Whether the fraud was intentional or not, it can become a habit if the customer finds there are no consequences. CreditCards.com reported that half of consumers who file one successful chargeback will file another within a few months, so we expect to see this trend continue in 2021.
The solution: Following card brand’s guidelines for collecting transaction data can help, as can disputing chargebacks quickly. Your fraud prevention system should take customer behavior and purchasing history into account to avoid friendly fraudsters, and you may want to look for a fraud service that offers chargeback insurance or a chargeback prevention guarantee.
Customer expectations will remain high
Despite the fraud challenges that merchants will continue to face, implementing strict automated fraud controls isn’t enough to protect your business from losses. That’s because fraud detection programs that automatically turn down orders raise the likelihood of false positives that can decrease your order volume and drive away good customers.
In March 2020, just before pandemic-related shutdowns hit many parts of the world, Sapio Research surveyed more than 1,000 online shoppers for ClearSale in each of five countries: the U.S., the U.K., Canada, Mexico and Australia. Sapio found that while 90% of all consumers surveyed said security was very important to them while shopping online, they also had very high standards for customer experience.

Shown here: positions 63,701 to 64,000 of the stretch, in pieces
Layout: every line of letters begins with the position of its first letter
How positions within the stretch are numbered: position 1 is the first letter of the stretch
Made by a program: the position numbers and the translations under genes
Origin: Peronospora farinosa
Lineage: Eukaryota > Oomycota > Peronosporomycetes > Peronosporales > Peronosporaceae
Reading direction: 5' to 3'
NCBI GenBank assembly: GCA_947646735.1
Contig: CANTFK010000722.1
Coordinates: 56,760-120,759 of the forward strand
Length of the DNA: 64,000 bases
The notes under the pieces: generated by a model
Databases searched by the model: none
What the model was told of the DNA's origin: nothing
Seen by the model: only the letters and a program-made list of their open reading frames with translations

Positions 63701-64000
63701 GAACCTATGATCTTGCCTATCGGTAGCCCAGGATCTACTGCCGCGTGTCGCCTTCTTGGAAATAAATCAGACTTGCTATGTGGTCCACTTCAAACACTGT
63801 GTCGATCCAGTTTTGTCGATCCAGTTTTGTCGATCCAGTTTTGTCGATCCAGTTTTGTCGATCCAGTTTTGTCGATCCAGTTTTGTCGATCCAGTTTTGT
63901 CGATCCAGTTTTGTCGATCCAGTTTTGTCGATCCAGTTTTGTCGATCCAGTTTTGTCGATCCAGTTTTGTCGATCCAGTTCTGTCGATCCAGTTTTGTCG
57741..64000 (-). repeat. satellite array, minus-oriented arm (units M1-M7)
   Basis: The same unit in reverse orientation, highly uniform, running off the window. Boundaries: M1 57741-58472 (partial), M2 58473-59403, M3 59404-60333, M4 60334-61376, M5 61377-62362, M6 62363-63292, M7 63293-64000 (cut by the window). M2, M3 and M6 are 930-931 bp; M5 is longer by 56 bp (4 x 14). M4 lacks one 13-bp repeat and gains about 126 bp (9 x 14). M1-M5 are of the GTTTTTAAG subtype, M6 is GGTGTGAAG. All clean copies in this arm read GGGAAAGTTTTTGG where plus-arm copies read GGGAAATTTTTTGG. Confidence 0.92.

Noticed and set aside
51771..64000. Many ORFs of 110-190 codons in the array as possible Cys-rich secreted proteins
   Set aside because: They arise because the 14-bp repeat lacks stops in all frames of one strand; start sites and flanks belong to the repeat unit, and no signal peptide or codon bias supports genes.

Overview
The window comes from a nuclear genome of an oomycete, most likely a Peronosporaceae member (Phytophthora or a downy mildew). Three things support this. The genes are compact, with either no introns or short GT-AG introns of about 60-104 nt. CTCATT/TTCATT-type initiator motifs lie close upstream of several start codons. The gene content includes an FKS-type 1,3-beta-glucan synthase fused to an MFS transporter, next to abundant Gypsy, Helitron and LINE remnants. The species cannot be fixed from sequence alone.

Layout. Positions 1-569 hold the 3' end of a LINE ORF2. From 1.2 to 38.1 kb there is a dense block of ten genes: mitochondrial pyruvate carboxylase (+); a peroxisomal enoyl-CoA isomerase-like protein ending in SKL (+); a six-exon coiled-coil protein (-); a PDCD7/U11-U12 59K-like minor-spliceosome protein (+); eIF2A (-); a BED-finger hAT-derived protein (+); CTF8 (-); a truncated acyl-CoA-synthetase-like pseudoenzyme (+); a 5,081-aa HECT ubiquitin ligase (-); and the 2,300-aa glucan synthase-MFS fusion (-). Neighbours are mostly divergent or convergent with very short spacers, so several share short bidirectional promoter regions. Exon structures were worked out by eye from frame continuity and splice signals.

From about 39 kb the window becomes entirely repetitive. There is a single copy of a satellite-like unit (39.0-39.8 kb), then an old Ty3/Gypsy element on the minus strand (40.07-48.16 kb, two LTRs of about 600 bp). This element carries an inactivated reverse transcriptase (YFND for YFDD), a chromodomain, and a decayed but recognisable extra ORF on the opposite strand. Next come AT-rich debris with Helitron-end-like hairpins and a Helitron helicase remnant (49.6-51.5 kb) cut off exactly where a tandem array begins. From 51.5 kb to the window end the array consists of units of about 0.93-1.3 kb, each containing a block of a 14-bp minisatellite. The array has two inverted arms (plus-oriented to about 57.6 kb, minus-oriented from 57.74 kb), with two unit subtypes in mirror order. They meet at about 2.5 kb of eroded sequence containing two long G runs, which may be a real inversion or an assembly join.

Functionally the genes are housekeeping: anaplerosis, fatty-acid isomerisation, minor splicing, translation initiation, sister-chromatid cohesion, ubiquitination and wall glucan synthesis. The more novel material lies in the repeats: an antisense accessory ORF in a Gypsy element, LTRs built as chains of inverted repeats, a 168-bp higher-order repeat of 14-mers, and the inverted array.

In particular, many customers were not forgiving of fraud screening errors by merchants.
- 42% said that if a merchant declined their payment, they would not try again to complete the transaction.
- 39% said they would never place another order with a merchant who declined their payment — but only 13.6% would abandon a merchant after experiencing fraud in their store.
- 28% said they would likely post a comment on social media about their experience if a merchant declined their payment.
Even before e-commerce became the default shopping method for many people worldwide, nearly 4 out of every 10 shoppers would abandon a merchant over a false decline. Now, after a year of relying heavily on e-commerce, customer expectations are higher, and patience has worn thin with bad experiences. In October, the American Customer Satisfaction Index reported that consumer satisfaction with online retailers declined by 4.9% from April through September.
The solution: Manually review orders that your fraud detection program flags as possible fraud. An expert can usually determine quickly which orders are good, so they can be approved, and you can keep those customers.
Because customers have such high standards for their online shopping experience, and because fraudsters found new ways to target merchants in 2020, it’s important for merchants to go into 2021 with two goals. The first goal is to prevent false declines that can insult and drive away good customers. The second goal is to continuously improve and refine your fraud prevention tools and strategies in order to protect your business over the coming year.
Rafael Lourenco is executive VP and partner at ClearSale, a card-not-present fraud prevention operation that helps retailers increase sales and eliminate chargebacks before they happen. Follow on LinkedIn, Facebook and Twitter.